But Lawrence . . . he’s too mercurial. Is he playing some long game? Is he just desperate to save his own neck? Does he want to reestablish his own powerful role in Gileadean society? Does he really want to do good and bring about reforms, or is he merely a pragmatist? From moment to moment he shifts and while that can be intriguing, it can also be exasperating after a while. Do they even know what he’s after? Or is he just a convenient character to use when the writers want to throw a wrench into the cogs of our expectations?

Whatever the case, the diplomatic plan—24 hours of mercy, the allowance of NGOs to bring food and medical supplies to the besieged forces in Chicago and elsewhere—turns into something of a trap. They send in the fighter jets and bomb the crap out of Chicago.

Of course, June and Janine are directly in the line of fire.


June leaves the bandit’s hideout on her own but pretty soon Janine catches up with her. She can’t imagine being without June, and she’s willing to toss away that little fragment of a good life in order to follow her friend into peril.

I groaned. I really did hope that Janine would stay with Steven (but not make babies with him. Janine enthusiastically gushed about how she and June could stay behind and make babies, to which June rightly said “You can’t have a baby here.”)

Anyways, the two of them make it to a guard station but there are no guards. There’s a pallet of food, but no soldiers lurking about. June’s Spidey sense start tingling. “I’ve got a bad feeling about this,” she says, like she’s in a Star Wars movie.

Then the jets appear. Of course they’re directly overhead, directly down the street from the two unluckiest of Handmaidens. “Run!” June shouts, though running from fighter jets that travel far faster than even the fastest sprinter seems pointless. Better to duck, or take cover, or just pray hard.

The bombs drop all around them and June hits the ground, waking up sometime later with a ringing in her ears, rubble and dust everywhere, the sound of muffled voices all around her. A version of “Fix You” by Coldplay plays over the scene as June searches for Janine, yet another Handmaid led to her (possible) death in the wake of June’s ambitions. This is an odd choice of music—pretty enough, I suppose, but I don’t think it really fits. Neither the melody nor the lyrics really line up with the moment.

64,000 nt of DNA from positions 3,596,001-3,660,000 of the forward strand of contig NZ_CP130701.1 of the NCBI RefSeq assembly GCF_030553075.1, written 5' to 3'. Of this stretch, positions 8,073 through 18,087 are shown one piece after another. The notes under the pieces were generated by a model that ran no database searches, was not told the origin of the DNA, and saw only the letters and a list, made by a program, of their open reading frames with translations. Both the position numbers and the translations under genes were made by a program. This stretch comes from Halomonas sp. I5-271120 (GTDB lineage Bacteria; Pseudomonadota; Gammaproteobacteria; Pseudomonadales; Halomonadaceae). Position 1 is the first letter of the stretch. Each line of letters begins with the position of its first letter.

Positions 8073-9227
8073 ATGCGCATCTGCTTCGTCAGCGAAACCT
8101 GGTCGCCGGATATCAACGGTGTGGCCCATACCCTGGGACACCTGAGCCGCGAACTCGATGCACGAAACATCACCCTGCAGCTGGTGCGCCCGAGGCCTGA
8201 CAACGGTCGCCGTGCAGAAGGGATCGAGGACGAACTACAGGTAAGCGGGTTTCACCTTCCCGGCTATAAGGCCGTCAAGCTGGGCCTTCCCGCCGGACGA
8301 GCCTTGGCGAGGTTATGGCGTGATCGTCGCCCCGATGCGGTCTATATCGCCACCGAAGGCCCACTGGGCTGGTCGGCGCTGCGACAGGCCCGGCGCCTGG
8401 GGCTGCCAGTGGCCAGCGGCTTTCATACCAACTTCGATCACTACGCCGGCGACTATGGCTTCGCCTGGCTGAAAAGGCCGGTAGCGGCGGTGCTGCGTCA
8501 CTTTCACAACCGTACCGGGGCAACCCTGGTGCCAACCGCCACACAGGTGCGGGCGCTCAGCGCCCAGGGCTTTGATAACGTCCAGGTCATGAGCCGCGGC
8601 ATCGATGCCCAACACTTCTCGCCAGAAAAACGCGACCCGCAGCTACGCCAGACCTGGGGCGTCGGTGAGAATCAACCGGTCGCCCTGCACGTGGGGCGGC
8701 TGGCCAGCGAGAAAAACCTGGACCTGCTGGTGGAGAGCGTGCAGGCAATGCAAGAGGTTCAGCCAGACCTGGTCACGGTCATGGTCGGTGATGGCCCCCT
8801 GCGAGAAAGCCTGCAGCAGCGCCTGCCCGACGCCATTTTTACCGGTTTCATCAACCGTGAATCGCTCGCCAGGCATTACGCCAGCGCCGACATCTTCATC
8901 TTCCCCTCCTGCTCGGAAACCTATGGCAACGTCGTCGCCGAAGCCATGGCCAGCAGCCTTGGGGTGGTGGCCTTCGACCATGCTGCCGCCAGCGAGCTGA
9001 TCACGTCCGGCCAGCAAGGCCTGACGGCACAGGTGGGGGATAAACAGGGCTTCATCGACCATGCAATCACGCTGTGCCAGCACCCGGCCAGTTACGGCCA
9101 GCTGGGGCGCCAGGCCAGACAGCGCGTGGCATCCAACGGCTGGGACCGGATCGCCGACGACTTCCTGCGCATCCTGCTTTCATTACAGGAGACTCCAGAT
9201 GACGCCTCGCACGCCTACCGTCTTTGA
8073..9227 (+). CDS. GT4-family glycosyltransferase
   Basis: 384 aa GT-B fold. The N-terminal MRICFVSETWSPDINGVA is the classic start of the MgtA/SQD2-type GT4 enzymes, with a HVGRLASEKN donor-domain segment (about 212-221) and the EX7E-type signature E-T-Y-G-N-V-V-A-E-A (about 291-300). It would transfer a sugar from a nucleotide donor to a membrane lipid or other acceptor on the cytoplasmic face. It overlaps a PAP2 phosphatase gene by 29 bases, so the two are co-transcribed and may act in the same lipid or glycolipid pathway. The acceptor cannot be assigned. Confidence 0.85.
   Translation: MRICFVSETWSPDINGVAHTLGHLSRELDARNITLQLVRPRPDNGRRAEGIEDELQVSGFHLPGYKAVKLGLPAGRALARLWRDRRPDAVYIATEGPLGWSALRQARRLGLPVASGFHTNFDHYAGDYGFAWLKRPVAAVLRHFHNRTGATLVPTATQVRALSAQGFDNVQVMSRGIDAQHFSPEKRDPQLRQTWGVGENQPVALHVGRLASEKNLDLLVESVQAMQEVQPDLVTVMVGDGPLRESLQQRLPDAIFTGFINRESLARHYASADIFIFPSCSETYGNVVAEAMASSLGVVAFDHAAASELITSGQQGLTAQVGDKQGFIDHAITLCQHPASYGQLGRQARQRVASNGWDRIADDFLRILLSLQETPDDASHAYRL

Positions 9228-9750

Maybe “Chicago” by Sufjan Stevens would have been more fitting.

Maybe not. A bolder choice but a less dramatic one, and the moment in question is without a doubt dramatic—one of the biggest we’ve had in The Handmaid’s Tale in a very, very long time.

A figure comes walking through the dust, materializing out of the fog as June looks about in dazed confusion. A face takes shape. It’s Moira (Samira Wiley). She’s suitably shocked. “June?” she says.

And the credits roll.

Read my past Handmaid’s Tale Season 4 reviews:


We could have guessed this, I suppose. Moira’s tall, British girlfriend Oona (Zawe Ashton) invited her along on a mission for the NGO they work for and it makes sense that they’d head to Chicago given the ceasefire. But it’s still surprising—and more than a little serendipitous—to have Moira show up right then and June rise from the rubble at that very moment. You could say it’s a little too convenient, but frankly we’re all so starved for something good to happen at this point that I’m not complaining—though I’m still very perturbed that Janine could be dead, and only for more shock value.

Overall, I do really like that this episode has pushed the story forward. Things are happening in Gilead, where both Lawrence and Aunt Lydia have regained some power, and Nick has been thrown off balance by politicking that is apparently above his paygrade.

June has been reunited not only with an old friend, but with a friend here to help who has the backing of a Canadian NGO. Is this June’s ticket out of Gilead? If so, will she accept it? Does she even want freedom? She’s turned it down more than once in her mad quest to save Hannah against impossible odds. Or maybe she’s just afraid to return to a normal life, afraid of what that will mean especially without her daughter.

It’s a potential turning point for The Handmaid’s Tale. A potential “breaking of the wheel” and escape from this maddening cycle of misery we’ve been in. But I am definitely not getting my hopes up until next week when we find out what happens next. Hell, for all we know Moira is just a dream (though I doubt it).

What did you think of “Chicago?” Let me know!